Wednesday, December 24, 2014

The New “Water Barons”: Wall Street Mega-Banks are Buying up the World’s Water

A disturbing trend in the water sector is accelerating worldwide. The new “water barons” — the Wall Street banks and elitist multibillionaires — are buying up water all over the world at unprecedented pace. By Jo Shing Yang, Global Research May 22, 2014
Water Image courtesy of Marlon Felippe via Wikimedia Commons
Familiar mega-banks and investing powerhouses such as Goldman Sachs, JP Morgan Chase, Citigroup, UBS, Deutsche Bank, Credit Suisse, Macquarie Bank, Barclays Bank, the Blackstone Group, Allianz, and HSBC Bank, among others, are consolidating their control over water. Wealthy tycoons such as T. Boone Pickens, former President George H.W. Bush and his family, Hong Kong’s Li Ka-shing, Philippines’ Manuel V. Pangilinan and other Filipino billionaires, and others are also buying thousands of acres of land with aquifers, lakes, water rights, water utilities, and shares in water engineering and technology companies all over the world.
The second disturbing trend is that while the new water barons are buying up water all over the world, governments are moving fast to limit citizens’ ability to become water self-sufficient (as evidenced by the well-publicized Gary Harrington’s case in Oregon, in which the state criminalized the collection of rainwater in three ponds located on his private land, by convicting him on nine counts and sentencing him for 30 days in jail). Let’s put this criminalization in perspective:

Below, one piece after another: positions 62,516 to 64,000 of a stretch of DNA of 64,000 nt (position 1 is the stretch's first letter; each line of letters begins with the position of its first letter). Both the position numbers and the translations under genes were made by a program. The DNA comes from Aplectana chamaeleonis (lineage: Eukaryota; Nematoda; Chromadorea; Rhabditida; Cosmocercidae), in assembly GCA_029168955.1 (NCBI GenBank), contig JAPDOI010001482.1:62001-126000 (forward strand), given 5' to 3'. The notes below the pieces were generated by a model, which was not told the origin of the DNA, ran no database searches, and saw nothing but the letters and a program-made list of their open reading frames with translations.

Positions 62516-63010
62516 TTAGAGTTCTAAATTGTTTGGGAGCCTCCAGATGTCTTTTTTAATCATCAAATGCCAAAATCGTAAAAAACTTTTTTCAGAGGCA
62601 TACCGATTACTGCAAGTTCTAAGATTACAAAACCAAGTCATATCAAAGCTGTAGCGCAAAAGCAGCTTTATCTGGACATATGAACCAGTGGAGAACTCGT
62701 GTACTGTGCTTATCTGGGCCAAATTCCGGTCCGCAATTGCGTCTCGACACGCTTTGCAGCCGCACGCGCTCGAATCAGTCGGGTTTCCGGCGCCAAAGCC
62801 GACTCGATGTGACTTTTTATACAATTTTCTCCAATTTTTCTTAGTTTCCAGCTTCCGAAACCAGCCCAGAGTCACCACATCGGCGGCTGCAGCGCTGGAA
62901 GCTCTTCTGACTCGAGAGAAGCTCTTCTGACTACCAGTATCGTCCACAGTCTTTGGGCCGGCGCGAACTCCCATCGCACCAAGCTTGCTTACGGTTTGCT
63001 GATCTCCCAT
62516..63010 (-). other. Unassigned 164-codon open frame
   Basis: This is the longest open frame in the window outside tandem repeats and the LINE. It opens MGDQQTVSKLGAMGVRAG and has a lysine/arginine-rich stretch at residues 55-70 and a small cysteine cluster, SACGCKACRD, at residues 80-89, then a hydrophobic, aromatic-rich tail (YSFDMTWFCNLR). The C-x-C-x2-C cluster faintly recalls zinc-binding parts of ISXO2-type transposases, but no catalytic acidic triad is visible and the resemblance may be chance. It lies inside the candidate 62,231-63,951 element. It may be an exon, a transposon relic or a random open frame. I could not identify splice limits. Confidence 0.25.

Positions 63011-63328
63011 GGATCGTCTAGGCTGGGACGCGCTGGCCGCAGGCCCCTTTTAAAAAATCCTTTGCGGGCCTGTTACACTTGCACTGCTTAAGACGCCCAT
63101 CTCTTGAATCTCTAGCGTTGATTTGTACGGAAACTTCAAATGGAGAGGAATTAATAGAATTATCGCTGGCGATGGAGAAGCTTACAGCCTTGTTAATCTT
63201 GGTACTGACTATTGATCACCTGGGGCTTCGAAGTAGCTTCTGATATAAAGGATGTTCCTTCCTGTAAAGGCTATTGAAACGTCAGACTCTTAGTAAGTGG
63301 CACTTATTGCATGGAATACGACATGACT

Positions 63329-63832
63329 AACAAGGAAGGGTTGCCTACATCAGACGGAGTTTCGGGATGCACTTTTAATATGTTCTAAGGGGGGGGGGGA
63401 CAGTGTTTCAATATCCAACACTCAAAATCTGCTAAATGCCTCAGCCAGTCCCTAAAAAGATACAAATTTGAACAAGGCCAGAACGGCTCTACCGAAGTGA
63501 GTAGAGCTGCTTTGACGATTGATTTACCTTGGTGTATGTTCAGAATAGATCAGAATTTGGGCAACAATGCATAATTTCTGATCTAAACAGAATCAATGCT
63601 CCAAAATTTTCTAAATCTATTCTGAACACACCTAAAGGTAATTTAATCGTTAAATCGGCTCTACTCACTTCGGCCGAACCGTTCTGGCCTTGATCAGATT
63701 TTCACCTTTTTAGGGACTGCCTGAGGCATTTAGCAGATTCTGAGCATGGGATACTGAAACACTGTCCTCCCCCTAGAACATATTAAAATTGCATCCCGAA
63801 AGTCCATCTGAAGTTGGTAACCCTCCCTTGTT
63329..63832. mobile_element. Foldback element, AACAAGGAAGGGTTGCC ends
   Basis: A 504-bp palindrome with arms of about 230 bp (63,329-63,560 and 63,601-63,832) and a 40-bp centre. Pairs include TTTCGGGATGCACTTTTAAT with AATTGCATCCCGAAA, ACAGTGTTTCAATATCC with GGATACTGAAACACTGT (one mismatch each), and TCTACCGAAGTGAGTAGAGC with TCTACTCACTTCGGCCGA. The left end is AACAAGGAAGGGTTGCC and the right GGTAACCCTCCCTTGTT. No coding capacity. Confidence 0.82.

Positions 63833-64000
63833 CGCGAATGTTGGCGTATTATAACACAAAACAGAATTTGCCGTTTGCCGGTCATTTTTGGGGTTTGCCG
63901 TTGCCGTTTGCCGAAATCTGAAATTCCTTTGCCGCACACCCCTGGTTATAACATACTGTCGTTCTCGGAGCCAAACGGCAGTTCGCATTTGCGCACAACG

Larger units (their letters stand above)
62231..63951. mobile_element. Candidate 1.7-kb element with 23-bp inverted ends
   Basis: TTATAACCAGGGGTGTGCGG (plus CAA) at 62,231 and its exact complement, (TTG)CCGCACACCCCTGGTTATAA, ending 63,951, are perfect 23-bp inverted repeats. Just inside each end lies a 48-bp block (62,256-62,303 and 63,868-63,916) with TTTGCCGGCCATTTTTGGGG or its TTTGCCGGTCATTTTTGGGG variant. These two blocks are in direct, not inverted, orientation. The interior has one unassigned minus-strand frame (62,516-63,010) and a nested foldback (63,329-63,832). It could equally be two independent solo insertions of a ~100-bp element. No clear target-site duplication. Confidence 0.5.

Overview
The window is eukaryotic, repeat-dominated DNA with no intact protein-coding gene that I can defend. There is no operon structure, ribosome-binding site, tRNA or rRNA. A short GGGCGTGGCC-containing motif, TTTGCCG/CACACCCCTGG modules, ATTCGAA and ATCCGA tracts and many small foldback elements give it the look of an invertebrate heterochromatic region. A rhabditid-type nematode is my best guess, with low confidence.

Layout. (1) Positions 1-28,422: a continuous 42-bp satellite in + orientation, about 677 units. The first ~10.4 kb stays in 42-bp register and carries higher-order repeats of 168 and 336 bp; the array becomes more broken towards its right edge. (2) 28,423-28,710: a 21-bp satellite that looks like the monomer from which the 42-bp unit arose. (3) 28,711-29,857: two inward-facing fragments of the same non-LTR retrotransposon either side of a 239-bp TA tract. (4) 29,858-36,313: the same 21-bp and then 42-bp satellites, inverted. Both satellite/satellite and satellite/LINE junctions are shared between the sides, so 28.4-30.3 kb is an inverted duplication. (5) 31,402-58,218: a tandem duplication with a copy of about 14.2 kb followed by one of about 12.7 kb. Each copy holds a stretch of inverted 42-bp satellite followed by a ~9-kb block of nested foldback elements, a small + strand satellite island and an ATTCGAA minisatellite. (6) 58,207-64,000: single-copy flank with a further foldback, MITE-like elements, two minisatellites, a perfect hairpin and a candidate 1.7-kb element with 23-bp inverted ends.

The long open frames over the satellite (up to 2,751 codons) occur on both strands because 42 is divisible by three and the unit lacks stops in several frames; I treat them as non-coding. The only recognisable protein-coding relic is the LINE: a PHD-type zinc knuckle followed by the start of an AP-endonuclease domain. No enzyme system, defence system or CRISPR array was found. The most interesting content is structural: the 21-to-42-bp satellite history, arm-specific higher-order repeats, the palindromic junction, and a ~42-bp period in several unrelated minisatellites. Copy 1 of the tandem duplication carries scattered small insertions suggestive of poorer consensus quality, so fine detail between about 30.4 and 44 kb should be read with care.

Billionaire T. Boone Pickens owned more water rights than any other individuals in America, with rights over enough of the Ogallala Aquifer to drain approximately 200,000 acre-feet (or 65 billion gallons of water) a year. But ordinary citizen Gary Harrington cannot collect rainwater runoff on 170 acres of his private land.
It’s a strange New World Order in which multibillionaires and elitist banks can own aquifers and lakes, but ordinary citizens cannot even collect rainwater and snow runoff in their own backyards and private lands.
“Water is the oil of the 21st century.” Andrew Liveris, CEO of DOW Chemical Company (quoted in The Economist magazine, August 21, 2008)
In 2008, I wrote an article,
“Why Big Banks May Be Buying up Your Public Water System,” in which I detailed how both mainstream and alternative media coverage on water has tended to focus on individual corporations and super-investors seeking to control water by buying up water rights and water utilities. But paradoxically the hidden story is a far more complicated one. I argued that the real story of the global water sector is a convoluted one involving “interlocking globalized capital”: Wall Street and global investment firms, banks, and other elite private-equity firms — often transcending national boundaries to partner with each other, with banks and hedge funds, with technology corporations and insurance giants, with regional public-sector pension funds, and with sovereign wealth funds — are moving rapidly into the water sector to buy up not only water rights and water-treatment technologies, but also to privatize public water utilities and infrastructure.